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How do I add an empty directory to a git repository

I want to check in a blank folder. How can I do this?

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marked as duplicate by David Stratton, AVD, WATTO Studios, BЈовић, nneonneo Oct 10 '12 at 6:25

This question has been asked before and already has an answer. If those answers do not fully address your question, please ask a new question.

ummmm .. why? what are you trying to accomplish? –  luckytaxi Nov 22 '10 at 20:43
I have a upload directory. I want to commit the blank directory, but without all the contents. –  Aron Woost Nov 22 '10 at 20:44
I had exactly the same thing. Just added a README file to that explaining that this is the upload directory and git understood it :) –  Evgeny Nov 22 '10 at 20:52
You've pretty much answered your own question: put a .gitignore which says "ignore everything" into that folder; this is mipadi's answer. –  Jefromi Nov 22 '10 at 21:13
This is useful to put empty build folder in git. No content inside build folder needs to be checked in –  Vishnudev K Mar 13 at 10:42

2 Answers 2

up vote 51 down vote accepted

You can't commit empty folders in git. If you want it to show up, you need to put something in it, even just an empty file.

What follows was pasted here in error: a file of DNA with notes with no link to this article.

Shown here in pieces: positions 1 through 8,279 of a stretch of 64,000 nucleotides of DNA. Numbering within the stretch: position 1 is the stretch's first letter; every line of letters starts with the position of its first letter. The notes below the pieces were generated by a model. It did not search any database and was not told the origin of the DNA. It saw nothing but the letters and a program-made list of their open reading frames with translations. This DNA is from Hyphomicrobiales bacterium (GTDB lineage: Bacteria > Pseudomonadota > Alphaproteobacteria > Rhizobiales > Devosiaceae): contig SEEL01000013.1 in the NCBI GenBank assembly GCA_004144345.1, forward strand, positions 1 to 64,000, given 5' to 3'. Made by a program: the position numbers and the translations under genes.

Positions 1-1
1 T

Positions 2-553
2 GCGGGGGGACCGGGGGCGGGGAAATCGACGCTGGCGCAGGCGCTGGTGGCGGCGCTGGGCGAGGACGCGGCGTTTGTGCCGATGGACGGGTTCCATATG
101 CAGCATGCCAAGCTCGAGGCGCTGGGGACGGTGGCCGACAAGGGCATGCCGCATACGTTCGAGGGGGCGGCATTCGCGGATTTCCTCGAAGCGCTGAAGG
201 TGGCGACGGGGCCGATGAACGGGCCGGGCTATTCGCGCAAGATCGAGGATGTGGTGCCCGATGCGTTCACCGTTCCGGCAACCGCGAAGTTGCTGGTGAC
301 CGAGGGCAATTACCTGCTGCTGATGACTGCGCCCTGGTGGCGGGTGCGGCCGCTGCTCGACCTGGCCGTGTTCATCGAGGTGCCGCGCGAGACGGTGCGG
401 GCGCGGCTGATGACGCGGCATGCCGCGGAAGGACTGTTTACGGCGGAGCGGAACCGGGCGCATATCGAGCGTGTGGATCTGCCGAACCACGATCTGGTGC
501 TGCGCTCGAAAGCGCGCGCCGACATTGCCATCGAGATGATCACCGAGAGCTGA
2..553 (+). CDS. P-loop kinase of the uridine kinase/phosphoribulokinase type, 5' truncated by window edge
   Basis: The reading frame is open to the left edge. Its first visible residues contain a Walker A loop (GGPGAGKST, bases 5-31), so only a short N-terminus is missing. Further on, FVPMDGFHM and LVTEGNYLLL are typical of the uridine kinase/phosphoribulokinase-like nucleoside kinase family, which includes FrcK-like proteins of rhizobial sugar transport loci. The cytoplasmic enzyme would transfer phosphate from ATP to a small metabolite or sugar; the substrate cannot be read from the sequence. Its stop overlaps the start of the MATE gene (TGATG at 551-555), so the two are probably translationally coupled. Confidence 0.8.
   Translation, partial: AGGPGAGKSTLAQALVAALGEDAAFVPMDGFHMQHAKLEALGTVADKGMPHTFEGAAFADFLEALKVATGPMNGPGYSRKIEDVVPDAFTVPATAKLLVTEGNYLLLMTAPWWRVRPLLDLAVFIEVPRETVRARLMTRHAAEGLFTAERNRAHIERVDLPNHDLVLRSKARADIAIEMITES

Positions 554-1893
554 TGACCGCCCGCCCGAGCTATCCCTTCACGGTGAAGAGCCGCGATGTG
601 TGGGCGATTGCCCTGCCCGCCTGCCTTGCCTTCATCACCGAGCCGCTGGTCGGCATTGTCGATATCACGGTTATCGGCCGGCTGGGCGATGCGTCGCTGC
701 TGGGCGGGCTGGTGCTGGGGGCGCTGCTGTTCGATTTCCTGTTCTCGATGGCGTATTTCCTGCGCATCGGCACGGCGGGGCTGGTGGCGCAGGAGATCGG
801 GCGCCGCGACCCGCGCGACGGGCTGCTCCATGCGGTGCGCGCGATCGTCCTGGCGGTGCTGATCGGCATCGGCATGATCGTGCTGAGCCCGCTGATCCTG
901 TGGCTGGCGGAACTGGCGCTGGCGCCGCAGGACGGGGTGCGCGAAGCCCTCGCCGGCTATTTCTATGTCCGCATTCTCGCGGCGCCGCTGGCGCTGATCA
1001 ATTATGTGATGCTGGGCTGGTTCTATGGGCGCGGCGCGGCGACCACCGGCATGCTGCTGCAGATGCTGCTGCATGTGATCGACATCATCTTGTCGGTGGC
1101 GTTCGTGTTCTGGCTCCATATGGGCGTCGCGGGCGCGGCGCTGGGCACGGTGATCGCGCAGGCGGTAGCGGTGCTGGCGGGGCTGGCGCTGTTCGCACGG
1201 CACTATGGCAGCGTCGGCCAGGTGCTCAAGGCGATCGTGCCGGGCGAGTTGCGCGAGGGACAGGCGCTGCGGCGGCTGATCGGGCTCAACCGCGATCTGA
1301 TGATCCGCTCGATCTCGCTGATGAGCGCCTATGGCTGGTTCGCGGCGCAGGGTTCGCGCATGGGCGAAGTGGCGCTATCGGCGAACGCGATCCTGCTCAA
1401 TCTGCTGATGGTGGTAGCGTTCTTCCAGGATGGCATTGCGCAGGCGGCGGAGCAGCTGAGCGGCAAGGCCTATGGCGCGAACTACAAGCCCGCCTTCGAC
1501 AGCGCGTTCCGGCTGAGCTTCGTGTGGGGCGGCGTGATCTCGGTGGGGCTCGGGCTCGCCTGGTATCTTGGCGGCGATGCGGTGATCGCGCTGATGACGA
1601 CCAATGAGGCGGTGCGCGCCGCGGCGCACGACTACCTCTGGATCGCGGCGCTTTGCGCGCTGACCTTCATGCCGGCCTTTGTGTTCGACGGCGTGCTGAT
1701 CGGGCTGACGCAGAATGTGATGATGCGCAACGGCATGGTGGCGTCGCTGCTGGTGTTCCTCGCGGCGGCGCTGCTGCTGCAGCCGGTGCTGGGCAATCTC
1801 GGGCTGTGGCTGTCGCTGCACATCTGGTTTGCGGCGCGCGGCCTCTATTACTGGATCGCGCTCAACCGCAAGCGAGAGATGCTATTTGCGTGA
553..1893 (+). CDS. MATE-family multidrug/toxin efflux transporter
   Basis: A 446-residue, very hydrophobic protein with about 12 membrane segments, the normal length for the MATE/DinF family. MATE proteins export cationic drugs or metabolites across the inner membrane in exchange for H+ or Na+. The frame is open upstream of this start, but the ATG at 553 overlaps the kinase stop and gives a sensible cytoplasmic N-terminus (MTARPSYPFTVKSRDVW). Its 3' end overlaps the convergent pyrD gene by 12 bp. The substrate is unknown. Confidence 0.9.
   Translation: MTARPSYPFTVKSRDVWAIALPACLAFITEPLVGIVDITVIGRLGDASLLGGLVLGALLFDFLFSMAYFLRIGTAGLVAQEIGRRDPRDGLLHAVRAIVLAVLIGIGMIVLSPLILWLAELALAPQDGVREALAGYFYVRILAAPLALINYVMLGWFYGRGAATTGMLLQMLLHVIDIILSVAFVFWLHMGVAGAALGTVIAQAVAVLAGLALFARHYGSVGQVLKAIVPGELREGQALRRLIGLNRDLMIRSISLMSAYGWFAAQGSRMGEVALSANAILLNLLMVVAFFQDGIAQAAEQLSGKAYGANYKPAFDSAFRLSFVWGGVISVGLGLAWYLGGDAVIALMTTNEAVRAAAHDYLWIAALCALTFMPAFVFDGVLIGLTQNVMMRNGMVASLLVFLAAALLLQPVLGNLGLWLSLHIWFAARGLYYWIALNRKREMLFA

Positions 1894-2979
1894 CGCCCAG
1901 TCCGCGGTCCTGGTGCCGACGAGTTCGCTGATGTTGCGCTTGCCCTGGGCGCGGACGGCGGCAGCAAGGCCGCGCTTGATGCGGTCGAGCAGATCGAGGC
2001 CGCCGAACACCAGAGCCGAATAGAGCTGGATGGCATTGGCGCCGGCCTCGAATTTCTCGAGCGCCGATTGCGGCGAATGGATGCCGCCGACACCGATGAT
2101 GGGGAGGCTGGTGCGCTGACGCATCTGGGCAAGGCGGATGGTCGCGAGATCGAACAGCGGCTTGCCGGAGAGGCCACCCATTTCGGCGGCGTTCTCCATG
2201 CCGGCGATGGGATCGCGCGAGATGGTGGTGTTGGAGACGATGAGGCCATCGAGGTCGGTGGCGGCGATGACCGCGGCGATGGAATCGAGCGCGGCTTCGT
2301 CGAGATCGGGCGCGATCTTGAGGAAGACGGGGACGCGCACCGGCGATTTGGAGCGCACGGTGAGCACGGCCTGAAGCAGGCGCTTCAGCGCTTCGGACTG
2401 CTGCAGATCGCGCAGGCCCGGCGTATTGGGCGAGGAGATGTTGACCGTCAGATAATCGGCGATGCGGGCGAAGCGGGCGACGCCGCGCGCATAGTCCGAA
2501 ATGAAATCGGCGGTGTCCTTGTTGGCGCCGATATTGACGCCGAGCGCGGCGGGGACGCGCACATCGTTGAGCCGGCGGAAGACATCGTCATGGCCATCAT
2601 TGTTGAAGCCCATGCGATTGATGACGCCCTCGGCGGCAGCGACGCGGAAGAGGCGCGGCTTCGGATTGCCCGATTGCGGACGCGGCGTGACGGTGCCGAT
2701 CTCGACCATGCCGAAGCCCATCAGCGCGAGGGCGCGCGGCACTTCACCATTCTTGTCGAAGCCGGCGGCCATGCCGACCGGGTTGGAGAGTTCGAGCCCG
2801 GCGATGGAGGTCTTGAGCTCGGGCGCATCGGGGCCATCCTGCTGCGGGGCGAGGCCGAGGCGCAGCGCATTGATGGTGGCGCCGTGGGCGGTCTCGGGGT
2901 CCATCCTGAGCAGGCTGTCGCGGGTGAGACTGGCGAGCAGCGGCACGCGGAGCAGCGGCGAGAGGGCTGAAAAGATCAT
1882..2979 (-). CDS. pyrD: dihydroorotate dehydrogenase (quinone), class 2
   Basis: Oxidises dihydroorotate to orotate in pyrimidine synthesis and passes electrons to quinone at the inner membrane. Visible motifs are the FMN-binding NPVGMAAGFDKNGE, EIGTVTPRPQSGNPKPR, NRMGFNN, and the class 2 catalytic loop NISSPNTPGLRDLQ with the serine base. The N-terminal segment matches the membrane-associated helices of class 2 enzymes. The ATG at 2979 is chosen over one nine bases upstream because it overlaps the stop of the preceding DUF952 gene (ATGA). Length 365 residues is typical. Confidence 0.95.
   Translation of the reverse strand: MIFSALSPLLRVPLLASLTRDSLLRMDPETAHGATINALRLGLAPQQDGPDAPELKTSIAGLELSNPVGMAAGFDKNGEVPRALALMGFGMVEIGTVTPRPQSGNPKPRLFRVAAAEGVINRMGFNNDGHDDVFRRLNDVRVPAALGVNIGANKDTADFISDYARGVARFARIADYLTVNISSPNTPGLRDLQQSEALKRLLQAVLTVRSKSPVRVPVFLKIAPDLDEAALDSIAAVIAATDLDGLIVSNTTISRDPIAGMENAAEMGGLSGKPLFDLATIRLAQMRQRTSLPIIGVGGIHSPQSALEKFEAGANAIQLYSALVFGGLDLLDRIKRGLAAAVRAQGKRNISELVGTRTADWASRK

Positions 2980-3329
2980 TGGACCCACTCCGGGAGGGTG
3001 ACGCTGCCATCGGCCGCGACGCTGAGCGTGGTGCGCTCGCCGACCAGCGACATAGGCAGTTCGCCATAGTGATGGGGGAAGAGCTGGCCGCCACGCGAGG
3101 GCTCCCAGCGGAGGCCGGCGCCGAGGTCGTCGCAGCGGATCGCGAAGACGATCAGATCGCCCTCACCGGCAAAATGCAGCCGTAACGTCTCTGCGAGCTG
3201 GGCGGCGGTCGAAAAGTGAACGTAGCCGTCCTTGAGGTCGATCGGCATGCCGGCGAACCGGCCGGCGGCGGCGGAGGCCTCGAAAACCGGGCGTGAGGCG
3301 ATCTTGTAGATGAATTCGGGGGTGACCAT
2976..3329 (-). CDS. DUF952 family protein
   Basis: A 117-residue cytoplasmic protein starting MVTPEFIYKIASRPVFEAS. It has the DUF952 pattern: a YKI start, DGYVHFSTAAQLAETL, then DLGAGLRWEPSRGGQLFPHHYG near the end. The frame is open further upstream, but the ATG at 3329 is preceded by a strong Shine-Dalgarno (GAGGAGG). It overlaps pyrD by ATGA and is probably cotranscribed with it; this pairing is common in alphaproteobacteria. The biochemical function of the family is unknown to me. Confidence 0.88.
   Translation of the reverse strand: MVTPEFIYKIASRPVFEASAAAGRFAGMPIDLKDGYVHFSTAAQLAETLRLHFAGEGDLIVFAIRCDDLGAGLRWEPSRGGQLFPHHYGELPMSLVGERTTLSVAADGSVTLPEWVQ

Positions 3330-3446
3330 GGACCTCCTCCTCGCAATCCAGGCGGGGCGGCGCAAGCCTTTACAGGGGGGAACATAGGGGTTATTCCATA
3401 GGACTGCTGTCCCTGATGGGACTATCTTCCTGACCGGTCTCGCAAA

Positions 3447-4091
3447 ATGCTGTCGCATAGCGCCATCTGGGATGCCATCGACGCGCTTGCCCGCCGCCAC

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So thats why... thanks –  Aron Woost Nov 22 '10 at 20:45
@luckytaxi: A bare repository is one with no working tree. It doesn't have anything to do with this. –  Jefromi Nov 22 '10 at 21:08
The best way is as listed above by Trianam. Include a .gitignore file at the dir. This .gitignore should ignore all files inside that dir (*), except itself (!.gitignore). –  Leandro Alves Jul 30 '12 at 17:24
If your want to keep a directory even if its empty but not ignore its (future) contents, there's a trend to put a hidden, empty file named .gitkeep or just .keep inside. –  amoebe Mar 27 '14 at 14:16
just add a .keep file to the folder. –  lfender6445 Aug 4 '14 at 2:10

put this .gitignore into the folder, then git add .gitignore



The * line tells git to ignore all files in the folder, but !.gitignore tells git to still include the .gitignore file. This way, your local repository and any other clones of the repository all get both the empty folder and the .gitignore it needs.

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The perfect answer! –  shiplu.mokadd.im Jul 8 '12 at 23:26
for me this worked without the !.gitignore line also. –  bool.dev Sep 7 '12 at 21:37
this should be the answer –  Evan Mar 14 '13 at 16:13
@bool.dev Yes, but now you've ignored your .gitignore file which means it's not going to work on the other copies of your repository :P –  Milosz May 27 '13 at 23:18
Just what i was looking for! –  user320550 Jul 11 '13 at 5:59

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